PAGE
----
Without intention, the only thing that this picture made me think of is white privilege. It is interesting how those in a position of power are still able to find something to complain about. This attitude results in those in a position of power only focussing on their own troubles and strife. Thus, they become ignorant to the plight of others. Perhaps the artists intention was to call attention to this phenomenon and help us to understand that everyone suffers, it is ignorance and selfishness that makes us blind to the plight of others. As the man in the cartoon suffers there is an outside point of view that sees the Africans having fun. Thus, from this perspective it seems like the white man is being punished for working hard and essentially slaving away, while the Africans live a care free life without doing anything to ultimately help advance their society. This is a seriously twisted and radical point of view, especially because it takes one of the worst aspects of a life of the privileged and one of the best from the life of the less fortunate, or so it seems. In my perspective, this cartoon expresses some major insight into the mindset of colonialist white males. This picture provides justification for slavery in the sense that it advocates against slavery of white men because they work so hard to provide for their nation and help them prosper. Thus, in this interpretation of the cartoon it becomes a way to justify the enslavement of Africans because, for one, they are jealous of the care free life that the Americans ignorantly presume they are living. As well as, because they believe that the Africans do not deserve to love this life because they haven`t earned it. This is a puritanical mindset that encourages the idea that hard work deserves reward. This mindset carries over into the justification of slavery without proper evidence that supports that the Africans don`t work hard, a notion that Americans only assumed because of the lack of technological presence in there society.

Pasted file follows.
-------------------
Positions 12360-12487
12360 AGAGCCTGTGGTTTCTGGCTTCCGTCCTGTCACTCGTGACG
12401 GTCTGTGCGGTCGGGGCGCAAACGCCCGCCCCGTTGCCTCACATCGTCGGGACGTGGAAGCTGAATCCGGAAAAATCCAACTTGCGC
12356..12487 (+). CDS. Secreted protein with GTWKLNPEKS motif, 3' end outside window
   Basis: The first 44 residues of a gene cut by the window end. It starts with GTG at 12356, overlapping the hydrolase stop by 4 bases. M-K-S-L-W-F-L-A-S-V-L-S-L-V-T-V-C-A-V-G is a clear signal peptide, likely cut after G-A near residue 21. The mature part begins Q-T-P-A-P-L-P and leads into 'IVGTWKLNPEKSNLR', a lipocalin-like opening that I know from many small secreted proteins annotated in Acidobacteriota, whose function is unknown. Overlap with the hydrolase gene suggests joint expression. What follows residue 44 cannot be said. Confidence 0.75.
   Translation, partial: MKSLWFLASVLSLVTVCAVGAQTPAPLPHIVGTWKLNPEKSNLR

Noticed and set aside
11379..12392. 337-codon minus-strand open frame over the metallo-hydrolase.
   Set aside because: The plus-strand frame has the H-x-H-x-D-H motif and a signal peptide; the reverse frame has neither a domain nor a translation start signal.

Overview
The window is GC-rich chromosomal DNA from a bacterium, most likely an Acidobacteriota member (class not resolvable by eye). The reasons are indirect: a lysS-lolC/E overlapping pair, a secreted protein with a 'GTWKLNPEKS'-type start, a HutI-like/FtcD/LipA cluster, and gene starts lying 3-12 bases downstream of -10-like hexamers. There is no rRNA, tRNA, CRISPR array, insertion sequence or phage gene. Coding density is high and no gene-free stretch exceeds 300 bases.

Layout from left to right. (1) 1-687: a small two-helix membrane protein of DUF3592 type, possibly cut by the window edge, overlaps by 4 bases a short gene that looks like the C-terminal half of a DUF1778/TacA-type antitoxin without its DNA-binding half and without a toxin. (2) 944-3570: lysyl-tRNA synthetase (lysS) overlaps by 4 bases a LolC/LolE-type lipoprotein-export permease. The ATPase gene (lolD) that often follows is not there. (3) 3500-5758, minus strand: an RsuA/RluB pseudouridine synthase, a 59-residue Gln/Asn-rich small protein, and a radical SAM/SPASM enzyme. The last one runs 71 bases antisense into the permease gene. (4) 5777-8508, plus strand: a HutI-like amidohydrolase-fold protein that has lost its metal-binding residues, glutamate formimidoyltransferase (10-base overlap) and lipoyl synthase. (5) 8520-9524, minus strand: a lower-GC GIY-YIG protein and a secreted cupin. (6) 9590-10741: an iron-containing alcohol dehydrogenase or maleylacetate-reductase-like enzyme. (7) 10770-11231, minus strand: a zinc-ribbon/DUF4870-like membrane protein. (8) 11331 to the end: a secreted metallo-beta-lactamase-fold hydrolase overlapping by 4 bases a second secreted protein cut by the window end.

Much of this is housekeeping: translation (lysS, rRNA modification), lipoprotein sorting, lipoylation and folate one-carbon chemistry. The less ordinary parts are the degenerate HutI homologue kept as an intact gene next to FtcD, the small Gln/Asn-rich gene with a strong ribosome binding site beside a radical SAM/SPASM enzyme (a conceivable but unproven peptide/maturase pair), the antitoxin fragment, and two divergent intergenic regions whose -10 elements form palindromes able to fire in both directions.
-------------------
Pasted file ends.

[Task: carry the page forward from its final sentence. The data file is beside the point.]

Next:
Unfortunately, Equiano is subjected to assimilation and is compelled to comply with this perspective of American idealism, as written in Olaudah Equiano’s narrative

“He taught me to shave

and dress hair a little, and also to read in the Bible, explaining

many passages to me, which I did not comprehend. I was wonderfully

surprised to see the laws and rules of my country written almost

exactly here; a circumstance which I believe tended to impress our

manners and customs more deeply on my memory.”